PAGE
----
LOS ANGELES — A federal judge has appointed a receiver to satisfy a $5.6 million judgment against Perfect 10, which at the same time has asked the 9th U.S. Circuit Court of Appeals to rehear a panel’s decision that approved the award.
The approval of a receiver and the en banc appeal stem from Perfect 10’s $25 million lawsuit accusing Texas-based Giganews Inc. of direct and contributory infringement by allowing users to upload more than 165,000 images owned by Perfect 10 and neglecting to remove them when notified.
A federal judge sided with Giganews in 2015 and ordered Perfect 10 to pay the usenet service provider’s $5.64 million in attorneys’ fees and court costs defending the suit. Perfect 10 appealed the decision, challenging the central issue of “safe harbor” as defined in the Digital Millennium Copyright Act.
But in February, the 9th Circuit said that all of Perfect 10’s arguments in the case lacked merit, upholding the multimillion-dollar judgment.
On Friday, Norm Zada, who founded Perfect 10 in 1997, told XBIZ that despite the 9th Circuit’s initial ruling, he’s hopeful that an en banc panel will reverse course. The 9th Circuit has yet decided whether to grant a rehearing.
“Basically what has happened is that group that makes hundreds of millions of dollars by not paying people for the use of their property took advantage of an overworked federal justice system and provided false and misleading materials to persuade judges that the victim was actually responsible for the crime,” Zada said.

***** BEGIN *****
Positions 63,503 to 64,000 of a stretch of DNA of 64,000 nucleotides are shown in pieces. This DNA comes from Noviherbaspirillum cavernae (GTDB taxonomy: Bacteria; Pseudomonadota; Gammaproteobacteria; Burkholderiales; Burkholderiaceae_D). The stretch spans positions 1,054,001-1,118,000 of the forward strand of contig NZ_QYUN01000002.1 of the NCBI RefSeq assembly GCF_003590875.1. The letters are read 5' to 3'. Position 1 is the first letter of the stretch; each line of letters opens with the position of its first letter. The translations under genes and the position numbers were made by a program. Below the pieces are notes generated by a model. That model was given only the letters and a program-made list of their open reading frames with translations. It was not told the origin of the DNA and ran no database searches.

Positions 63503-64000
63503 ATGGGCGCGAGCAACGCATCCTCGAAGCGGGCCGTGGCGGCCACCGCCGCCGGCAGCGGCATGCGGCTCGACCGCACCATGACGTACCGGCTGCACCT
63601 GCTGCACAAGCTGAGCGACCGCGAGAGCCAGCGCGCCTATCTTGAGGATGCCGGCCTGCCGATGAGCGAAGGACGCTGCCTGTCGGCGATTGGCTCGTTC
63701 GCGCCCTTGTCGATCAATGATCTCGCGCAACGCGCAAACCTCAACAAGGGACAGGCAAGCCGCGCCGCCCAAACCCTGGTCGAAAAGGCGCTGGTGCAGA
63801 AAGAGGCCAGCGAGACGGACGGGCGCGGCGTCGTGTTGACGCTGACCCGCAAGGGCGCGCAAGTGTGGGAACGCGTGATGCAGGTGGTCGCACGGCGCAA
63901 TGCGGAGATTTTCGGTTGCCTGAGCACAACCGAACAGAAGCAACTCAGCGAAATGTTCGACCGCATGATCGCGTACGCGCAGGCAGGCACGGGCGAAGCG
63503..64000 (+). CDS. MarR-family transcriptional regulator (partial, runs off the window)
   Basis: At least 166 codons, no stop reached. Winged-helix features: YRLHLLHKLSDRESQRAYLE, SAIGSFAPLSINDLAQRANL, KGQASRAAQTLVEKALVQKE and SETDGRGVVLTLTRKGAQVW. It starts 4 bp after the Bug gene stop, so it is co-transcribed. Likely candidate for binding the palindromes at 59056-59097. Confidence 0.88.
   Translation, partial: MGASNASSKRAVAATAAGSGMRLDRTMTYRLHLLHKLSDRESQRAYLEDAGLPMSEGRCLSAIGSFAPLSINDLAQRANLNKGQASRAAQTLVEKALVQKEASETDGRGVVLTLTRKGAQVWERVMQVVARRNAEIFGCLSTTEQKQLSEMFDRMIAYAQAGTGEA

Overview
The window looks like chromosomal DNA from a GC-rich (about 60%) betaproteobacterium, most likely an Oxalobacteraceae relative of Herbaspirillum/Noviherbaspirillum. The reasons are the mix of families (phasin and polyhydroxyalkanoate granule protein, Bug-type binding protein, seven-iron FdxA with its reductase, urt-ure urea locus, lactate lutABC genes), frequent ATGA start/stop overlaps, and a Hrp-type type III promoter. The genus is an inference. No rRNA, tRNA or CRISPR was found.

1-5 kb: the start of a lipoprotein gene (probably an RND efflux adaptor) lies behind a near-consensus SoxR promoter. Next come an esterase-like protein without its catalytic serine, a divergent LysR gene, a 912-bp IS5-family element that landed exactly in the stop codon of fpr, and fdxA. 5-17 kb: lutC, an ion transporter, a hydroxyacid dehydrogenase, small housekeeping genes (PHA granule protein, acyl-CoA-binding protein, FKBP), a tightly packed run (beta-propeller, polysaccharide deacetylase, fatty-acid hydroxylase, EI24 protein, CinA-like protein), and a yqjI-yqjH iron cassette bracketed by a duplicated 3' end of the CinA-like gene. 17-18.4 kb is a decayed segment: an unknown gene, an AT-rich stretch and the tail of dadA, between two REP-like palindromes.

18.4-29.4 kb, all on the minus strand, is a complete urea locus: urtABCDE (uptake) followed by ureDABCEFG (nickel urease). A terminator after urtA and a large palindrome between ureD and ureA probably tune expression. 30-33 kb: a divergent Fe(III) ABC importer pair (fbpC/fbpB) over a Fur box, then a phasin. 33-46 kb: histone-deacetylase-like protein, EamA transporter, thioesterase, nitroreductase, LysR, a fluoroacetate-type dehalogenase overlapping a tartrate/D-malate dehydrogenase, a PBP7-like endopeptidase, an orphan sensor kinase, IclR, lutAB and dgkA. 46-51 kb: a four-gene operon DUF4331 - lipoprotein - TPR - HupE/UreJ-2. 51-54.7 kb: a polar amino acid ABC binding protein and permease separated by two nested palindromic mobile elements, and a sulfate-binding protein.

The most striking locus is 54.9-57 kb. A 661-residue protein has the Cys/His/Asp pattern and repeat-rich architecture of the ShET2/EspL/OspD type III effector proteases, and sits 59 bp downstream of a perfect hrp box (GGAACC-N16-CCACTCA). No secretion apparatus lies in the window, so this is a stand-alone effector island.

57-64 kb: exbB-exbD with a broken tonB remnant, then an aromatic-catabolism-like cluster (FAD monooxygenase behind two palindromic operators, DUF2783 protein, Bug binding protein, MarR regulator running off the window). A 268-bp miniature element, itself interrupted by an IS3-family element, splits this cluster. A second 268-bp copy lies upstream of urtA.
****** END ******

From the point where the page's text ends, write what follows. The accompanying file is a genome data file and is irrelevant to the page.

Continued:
Zada was critical of recent press reports that characterized his legal claims were “frivolous” and that his targets were typically “big companies with deep pockets” (Perfect 10 has sued Google, Amazon, Visa, MegaUpload, Tumblr, Microsoft, CCBill and LeaseWeb, among others).
“[T]o suggest that filing a lawsuit against a party that steals your property is ‘frivolous,’ is ludicrous,” Zada said. “Prior to the case against Giganews, which is still on appeal, Perfect 10 only lost one case, the one against Visa, by a 2 to 1 vote.
“I intend to pursue this matter to the bitter end and will expose the various methods used by various unscrupulous attorneys to destroy copyright protection in this country in a forthcoming book.”
While the 9th Circuit wrangles with the request for a re-hearing in the case, a federal judge has laid out the terms of the inclusion of a receiver.
U.S. District Judge Andre Birotte Jr. ordered Zada and other Perfect 10 principals to turn over the books in relation to the company’s assets, including its intellectual property.
Finding assets might be hard to do, however. In court papers in 2015, Zada said that revenue for Perfect 10 is less than $40,000 a year and that the company has no more than $70,000 in financial assets. At the time, he said he hadn’t made any money as its CEO since 2007, “so there was no income to offset losses against.”